Colorado could soon be stepping up its solar energy game, with the recent advancement of a proposed 333,000-panel facility in farm fields south of Bennett that would light up as many as 16,000 homes.
Arapahoe County commissioners last week approved a permit for the 75-megawatt Hunter Solar project, which would rank as Colorado’s second-largest solar farm after the 120-megawatt Comanche solar site near Pueblo. By itself, the new farm 30 miles east of Denver would boost the state’s solar power portfolio by nearly 8 percent.
“This is certainly one of the largest solar projects in Colorado and the largest we’re aware of in the metro area,” said Rebecca Cantwell, executive director of the Colorado Solar Energy Industries Association. “It’s another sign that solar is becoming a mainstream form of energy.”
According to the Solar Energy Industries Association, Colorado ranks 11th nationally for installed solar capacity — including residential rooftop and solar gardens — with 974 megawatts. Nearly 200,000 homes are powered by solar-generated electricity, and the industry employs 6,789 Colorado workers. The solar energy sector is a $2.8 billion business in the state.
“It’s becoming more the norm to see big projects,” said Joseph Pereira, director of low-income and residential energy services for the Colorado Energy Office. “We’re seeing a maturing market in Colorado and strong value propositions for all parties involved.”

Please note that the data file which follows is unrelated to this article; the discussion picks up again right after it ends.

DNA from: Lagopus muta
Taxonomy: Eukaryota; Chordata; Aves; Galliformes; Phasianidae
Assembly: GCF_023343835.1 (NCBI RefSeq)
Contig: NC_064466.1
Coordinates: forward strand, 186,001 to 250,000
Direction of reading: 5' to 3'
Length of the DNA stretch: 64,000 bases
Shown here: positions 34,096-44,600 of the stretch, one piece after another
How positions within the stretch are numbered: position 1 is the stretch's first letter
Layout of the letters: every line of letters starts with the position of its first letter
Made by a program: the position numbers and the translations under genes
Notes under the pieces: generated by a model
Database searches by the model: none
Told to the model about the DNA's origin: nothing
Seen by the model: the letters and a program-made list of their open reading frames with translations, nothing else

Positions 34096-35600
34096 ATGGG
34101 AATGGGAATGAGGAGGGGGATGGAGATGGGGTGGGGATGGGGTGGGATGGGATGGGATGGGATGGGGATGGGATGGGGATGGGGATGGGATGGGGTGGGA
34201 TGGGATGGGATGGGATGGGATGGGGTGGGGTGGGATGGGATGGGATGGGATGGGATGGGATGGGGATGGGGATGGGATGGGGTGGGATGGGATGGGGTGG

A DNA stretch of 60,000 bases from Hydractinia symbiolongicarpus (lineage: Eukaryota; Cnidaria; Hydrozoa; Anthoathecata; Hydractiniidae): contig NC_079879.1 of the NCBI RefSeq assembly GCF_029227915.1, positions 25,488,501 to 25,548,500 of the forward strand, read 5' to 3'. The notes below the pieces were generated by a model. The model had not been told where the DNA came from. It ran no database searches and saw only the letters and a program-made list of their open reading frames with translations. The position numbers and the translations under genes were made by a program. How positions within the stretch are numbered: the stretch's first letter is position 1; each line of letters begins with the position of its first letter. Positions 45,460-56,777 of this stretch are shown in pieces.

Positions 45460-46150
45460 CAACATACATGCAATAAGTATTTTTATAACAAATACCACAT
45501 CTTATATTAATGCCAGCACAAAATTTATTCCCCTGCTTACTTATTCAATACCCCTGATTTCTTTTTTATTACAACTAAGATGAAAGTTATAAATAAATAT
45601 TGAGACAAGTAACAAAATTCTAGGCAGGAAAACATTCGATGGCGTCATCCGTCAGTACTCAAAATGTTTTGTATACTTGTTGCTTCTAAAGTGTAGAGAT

That growth is dovetailing with increasing affordability. Last month, The Denver Post reported that renewable-energy developers offered Xcel Energy the lowest price quotes for electricity in the nation as part of its 2016 Electric Resource Plan, which calls for an additional 450 megawatts of power to meet projected needs.
According to CarbonTracker, solar sources of energy with storage are now cheaper than about 75 percent of coal generation in Colorado.
“The story here is solar is a cost-effective resource,” Pereira said.
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Source:: The Denver Post – Politics